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December 19, 2012

Effectiveness | Bluffing - Part 2

Effective people can bluff their way out of many demanding situations of life. Faced with the unknown, the unexpected, the unseen, the unheard of, they bluff. Instead of waiting for more evidence, more certainty, more security, they bluff. They try to make a good decision on insufficient data. Thus they prove effective even in murky, fluid situations.

I've talked about such honorable, honest bluffing before. I will do many more posts on bluffing since this is an essential, important skill.

Here comes an honor roll of famous bluffers.

1. Upstarts defines an entrepreneur as someone who has figured out a way to be all right in the end despite making many mistakes along the way.

2. The Humble Hound article remarks, " good leaders realize that every move is a potential partial failure to be corrected by a next move ... "

3. Deng Xiaopeng is famous for ad hoc arrangements and for "groping stones across the river."

4. Richard Branson even titles one his books "Screw It."

Welcome the Mistakes
We'll make mistakes. Even now we may be making some mistakes. That shouldn't scare us for the following reasons.

Mistakes are our old friends. Future mistakes are no different from our old ones. When we made some mistakes in the past, how did we recover? Luck, other people's mercy, God's invisible hand may have played a role.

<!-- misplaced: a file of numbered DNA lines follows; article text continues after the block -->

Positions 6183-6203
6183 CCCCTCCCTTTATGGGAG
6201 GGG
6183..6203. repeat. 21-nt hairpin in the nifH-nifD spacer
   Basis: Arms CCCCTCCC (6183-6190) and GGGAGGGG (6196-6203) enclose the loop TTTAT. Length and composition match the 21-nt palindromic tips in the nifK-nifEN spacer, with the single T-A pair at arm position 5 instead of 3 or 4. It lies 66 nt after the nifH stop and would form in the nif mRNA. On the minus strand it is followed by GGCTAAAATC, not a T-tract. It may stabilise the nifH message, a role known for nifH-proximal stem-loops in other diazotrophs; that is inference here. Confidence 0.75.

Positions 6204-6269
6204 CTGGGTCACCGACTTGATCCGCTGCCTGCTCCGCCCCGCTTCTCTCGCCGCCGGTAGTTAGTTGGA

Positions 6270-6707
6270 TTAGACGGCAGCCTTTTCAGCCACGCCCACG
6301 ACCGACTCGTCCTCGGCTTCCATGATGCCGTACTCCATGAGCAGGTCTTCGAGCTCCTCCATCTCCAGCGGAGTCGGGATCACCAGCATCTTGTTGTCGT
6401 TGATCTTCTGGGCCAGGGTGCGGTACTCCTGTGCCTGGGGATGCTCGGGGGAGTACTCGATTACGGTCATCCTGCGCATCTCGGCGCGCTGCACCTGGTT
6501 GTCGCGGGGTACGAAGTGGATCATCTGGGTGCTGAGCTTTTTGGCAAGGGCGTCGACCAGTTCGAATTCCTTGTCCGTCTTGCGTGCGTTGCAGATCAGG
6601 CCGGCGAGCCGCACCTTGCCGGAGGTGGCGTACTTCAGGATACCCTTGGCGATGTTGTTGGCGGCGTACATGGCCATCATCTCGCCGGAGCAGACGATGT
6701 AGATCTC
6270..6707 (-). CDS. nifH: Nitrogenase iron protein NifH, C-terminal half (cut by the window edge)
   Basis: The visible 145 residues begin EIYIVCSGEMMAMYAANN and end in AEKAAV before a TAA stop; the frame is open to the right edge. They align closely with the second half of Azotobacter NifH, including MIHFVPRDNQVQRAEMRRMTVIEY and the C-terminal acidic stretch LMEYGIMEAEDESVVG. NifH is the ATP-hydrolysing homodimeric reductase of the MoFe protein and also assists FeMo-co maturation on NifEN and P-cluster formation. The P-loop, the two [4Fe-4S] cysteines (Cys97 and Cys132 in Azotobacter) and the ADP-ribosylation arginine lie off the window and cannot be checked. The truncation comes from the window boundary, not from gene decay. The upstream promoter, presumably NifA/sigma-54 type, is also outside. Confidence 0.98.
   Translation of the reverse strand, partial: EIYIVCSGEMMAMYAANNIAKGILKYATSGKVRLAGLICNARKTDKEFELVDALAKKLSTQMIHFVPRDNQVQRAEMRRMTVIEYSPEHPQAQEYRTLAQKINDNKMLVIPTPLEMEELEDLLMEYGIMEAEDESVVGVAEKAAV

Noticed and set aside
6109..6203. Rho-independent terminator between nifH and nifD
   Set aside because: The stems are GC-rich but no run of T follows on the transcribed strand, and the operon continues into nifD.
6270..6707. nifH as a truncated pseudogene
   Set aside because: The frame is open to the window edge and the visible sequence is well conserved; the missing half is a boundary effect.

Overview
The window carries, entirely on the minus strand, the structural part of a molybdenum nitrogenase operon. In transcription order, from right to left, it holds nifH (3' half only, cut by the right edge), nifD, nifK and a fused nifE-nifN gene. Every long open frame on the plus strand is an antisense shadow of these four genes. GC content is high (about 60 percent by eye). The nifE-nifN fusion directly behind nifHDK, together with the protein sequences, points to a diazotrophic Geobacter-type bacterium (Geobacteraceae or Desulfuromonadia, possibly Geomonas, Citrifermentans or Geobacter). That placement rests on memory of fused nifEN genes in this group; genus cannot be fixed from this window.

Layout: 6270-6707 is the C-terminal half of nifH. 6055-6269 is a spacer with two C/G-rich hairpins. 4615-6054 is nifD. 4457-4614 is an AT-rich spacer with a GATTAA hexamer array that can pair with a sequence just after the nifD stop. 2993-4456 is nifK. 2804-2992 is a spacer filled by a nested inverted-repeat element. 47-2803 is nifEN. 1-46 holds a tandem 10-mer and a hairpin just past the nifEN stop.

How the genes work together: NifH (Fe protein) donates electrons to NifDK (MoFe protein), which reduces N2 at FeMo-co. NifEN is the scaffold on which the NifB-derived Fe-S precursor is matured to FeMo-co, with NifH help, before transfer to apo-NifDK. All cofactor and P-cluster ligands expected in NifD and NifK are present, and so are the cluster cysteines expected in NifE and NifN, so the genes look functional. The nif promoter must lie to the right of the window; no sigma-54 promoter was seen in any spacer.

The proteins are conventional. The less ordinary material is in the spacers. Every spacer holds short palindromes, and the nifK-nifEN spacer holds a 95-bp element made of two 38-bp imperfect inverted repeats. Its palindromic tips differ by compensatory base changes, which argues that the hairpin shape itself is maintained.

If you recovered because of such things, then count these mistakes out. We want those mistakes from which you recovered because you had designed the mistakes in such a way that you could recover from them conveniently. It will pay high dividends to study how you designed such mistakes.

The answer is ludicrously simple. Let's listen to Sir Richard again: "Don't bet the farm." He means that if the bet equals the value of your whole firm, you should just walk away from the table. As long as you don't bet the farm, you'll be all right with whatever bluffing you want to do.

Actually you'll realize that Sir Richard has structured his business in such a way that he can bet any frim in his dukedom. I'm referring to his "atomized" corporate structure. Under one group or company, there are many companies. Let call them sub-companies. When Sir Richard wants to do deals, he can give you whatever share you want of any relevant sub-company.

The same concept goes under such terms as "portfolio," "staged bets," "phased bets," "reserves," "pots" and so on.

Therefore, the bottom line is : Bluff and keep your bets safely small.

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